I don’t think you’d want to be too far out of town. Remember that it’s really dark at night because of the lack of light pollution. It could be hard to find your way especially if you are walking. Plus there are horses, cows, dogs, and chickens running freely. Flashlights barely cut through the inky darkness if there is no moon like when we were there.

      One thing to consider about being in a house is that you will only sleep there. I guarantee you will be gone all day and evening. But breakfast probably won’t be included as it is in a hotel and it’s very expensive in the little markets

      As far as safety goes, it seems like everyone knows everyone so there isn’t much crime against tourists. Tourism is their biggest industry so people will rent you their cars or their houses. The people we met seemed genuinely happy to help us enjoy our stay. The big crime problem there seems to be domestic abuse.

      The must dos are the quarry – Rano Raraku, Orongo to see the petroglyphs with a stop at the magnificent Rano Kau volcano crater, Tongariki and one of the ahus where the moai are face down. Anakena Beach is also a good choice. Anakena, Tongariki and the quarry are all on the far side of the island but pretty easy to get to on the paved road. Orongo and Rano Kau are above the airport on a long dirt road. The caves were also really interesting. The Rapa Nui show was okay. I’m happy we did it. I liked the music but because it was in Spanish and Rapa Nui we didn’t understand what was happening.

      Get up and watch a sunrise at Tongariki (with everyone else) or like we did by mistake at Anakena on the north side of the island. While we didn’t see the sun rise behind the ahu, standing in the dark alone surrounded by animals was one of the most memorable experiences I have ever had!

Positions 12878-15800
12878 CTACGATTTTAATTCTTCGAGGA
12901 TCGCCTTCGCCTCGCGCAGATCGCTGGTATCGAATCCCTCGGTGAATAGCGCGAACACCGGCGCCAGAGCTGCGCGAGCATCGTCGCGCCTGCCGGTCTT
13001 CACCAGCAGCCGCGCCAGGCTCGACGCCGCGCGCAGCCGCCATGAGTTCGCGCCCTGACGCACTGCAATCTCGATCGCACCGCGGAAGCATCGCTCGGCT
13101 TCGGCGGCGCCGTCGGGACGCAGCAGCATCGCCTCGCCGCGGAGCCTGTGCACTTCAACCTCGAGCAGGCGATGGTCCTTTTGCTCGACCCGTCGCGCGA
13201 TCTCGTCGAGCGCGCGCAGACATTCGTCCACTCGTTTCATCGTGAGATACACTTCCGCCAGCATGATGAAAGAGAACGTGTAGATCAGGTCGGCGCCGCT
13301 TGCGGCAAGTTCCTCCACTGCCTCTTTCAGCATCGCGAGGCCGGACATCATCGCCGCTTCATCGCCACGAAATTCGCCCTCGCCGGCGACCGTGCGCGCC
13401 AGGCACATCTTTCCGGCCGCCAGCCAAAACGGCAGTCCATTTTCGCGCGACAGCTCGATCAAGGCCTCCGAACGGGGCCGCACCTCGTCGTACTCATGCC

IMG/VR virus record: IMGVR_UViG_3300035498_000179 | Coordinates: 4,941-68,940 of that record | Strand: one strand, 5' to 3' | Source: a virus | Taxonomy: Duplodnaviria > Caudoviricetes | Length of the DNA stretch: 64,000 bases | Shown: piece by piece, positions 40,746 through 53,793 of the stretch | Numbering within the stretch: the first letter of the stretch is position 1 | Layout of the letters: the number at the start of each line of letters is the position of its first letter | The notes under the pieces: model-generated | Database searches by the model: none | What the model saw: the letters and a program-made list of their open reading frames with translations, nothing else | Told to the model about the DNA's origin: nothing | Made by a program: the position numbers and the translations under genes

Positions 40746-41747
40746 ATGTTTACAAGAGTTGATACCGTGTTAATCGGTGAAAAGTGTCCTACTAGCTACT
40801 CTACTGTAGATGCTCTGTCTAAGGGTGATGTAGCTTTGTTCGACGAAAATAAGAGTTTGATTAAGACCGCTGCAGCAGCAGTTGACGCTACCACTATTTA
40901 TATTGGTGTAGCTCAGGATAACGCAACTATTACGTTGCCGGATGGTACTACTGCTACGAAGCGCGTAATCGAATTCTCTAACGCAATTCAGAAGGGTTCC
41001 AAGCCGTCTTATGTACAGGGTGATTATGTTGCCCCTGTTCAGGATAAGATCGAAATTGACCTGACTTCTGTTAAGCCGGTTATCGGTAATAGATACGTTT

Plan on one dinner at Kotaro Japanese restaurant (by the airport) and we loved dining on the deck overlooking the cemetery at Restaurant Manuia. The ceviche was sensational.

      If you have any other questions, don’t hesitate to ask! Also, while you are in Santiago, you might want to slip away to the coast. We did a one-night layover on a different trip. You can read about that here and learn from our mistakes! http://wp.me/p11QO4-kf

      Have a wonderful trip!

      • Sobeyda says:

        Thank you Jill for your detailed response and suggestions! We will definitively check out if we can get a tour for at least for one day while we are there 🙂 I’m very excited for the trip and very happy to have stumbled upon your blog. It will very useful for our planning!

        Sobe

    • Hi Sobe, how was your trip?

      • Sobeyda says:

        Hi Jill!

        The trip was great! We booked our stay with airbnb near Tahai. It was wonderful to have a view of the ocean as well as having the Tahai Moai’s only a short walk away. We rented a car for all 3 days and I think this was the best choice for us as we wanted to take our time and enjoy our time by ourselves. I was surprised at the fact that a lot of our sightseeing seemed very intimate as no other tourists were around. My favorite part was sunrise at Tongariki and exploring the caves. This was truly an amazing trip! Thank you for all your advice Jill 😀

  6. We booked our tours through the Edith at the Hotel Taura’a but she and her husband Bill also own a tour company. One of our guides was China – she was vice-president of the tourism board (I think) and owns Restaurant Manuia near the cemetery. A tour on the first day will help you get the lay of the land. They will also be able to find you a car to rent or anything else you need for your remaining day and a half.

    A fun fact – I just saw Edith as the “realtor” on a recent episode of House Hunters International on Easter Island. And China was on Globe Trekker’s swing through Pacific Islands – Easter Island episode. It was so much fun to see them both!

  7. Sally O. says:

    Thank you for the very informative and interesting information. We are off to EI In early December, 2015. We are looking forward to enjoying it as much as you did. I plan to take as many if not more pictures than you. You have been most helpful. Thanks again.

  8. Sally, I’m happy to help. Have a wonderful trip.

Leave a Reply

Fill in your details below or click an icon to log in:

WordPress.com Logo

You are commenting using your WordPress.com account. Log Out / Change )

Twitter picture

You are commenting using your Twitter account. Log Out / Change )

Facebook photo

You are commenting using your Facebook account. Log Out / Change )

Google+ photo

You are commenting using your Google+ account. Log Out / Change )

Connecting to %s